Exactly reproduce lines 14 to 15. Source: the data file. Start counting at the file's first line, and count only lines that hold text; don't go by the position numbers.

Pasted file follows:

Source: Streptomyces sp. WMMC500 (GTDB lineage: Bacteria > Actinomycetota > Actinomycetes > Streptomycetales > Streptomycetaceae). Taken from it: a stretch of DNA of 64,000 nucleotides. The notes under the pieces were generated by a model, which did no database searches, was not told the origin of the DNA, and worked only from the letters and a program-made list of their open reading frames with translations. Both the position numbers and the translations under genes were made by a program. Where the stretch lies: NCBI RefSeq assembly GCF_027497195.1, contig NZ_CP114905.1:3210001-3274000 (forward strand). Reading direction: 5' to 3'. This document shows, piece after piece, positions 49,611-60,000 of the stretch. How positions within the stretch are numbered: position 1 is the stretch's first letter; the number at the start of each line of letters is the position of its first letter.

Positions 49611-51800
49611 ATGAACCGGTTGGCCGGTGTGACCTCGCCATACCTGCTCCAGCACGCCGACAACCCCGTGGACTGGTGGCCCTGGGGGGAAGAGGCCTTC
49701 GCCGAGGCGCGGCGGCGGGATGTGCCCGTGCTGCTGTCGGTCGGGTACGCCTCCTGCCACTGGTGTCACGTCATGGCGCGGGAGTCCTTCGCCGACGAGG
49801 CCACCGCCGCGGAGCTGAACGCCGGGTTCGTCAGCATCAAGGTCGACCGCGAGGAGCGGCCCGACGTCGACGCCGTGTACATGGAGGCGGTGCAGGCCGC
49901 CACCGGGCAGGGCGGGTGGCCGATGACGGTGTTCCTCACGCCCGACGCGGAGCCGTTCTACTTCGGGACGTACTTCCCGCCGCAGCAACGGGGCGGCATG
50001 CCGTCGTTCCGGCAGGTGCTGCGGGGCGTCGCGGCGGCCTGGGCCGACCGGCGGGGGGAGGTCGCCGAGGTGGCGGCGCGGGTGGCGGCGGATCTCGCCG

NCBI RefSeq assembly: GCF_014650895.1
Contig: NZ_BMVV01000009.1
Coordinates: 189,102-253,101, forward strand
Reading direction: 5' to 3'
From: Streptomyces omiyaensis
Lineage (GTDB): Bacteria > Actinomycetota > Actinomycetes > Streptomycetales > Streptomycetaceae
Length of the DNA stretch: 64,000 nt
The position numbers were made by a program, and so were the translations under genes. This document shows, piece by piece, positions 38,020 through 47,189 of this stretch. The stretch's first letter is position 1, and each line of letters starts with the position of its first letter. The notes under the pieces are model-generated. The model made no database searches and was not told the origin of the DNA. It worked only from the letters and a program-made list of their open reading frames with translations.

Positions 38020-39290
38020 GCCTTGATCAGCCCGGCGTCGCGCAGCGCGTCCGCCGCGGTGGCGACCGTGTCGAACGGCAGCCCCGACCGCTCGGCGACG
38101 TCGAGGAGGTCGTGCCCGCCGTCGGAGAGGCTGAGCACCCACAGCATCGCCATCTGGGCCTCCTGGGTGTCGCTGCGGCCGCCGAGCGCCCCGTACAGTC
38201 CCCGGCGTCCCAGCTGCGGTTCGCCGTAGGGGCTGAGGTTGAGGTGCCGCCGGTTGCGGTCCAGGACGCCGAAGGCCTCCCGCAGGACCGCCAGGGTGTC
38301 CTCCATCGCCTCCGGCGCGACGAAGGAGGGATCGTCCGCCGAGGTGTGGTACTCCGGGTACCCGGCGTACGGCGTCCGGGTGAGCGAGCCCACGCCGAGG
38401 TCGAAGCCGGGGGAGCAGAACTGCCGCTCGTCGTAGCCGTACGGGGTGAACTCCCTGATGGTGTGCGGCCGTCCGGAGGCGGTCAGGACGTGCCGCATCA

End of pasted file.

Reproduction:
Length of the DNA stretch: 64,000 nt
The position numbers were made by a program, and so were the translations under genes. This document shows, piece by piece, positions 38,020 through 47,189 of this stretch. The stretch's first letter is position 1, and each line of letters starts with the position of its first letter. The notes under the pieces are model-generated. The model made no database searches and was not told the origin of the DNA. It worked only from the letters and a program-made list of their open reading frames with translations.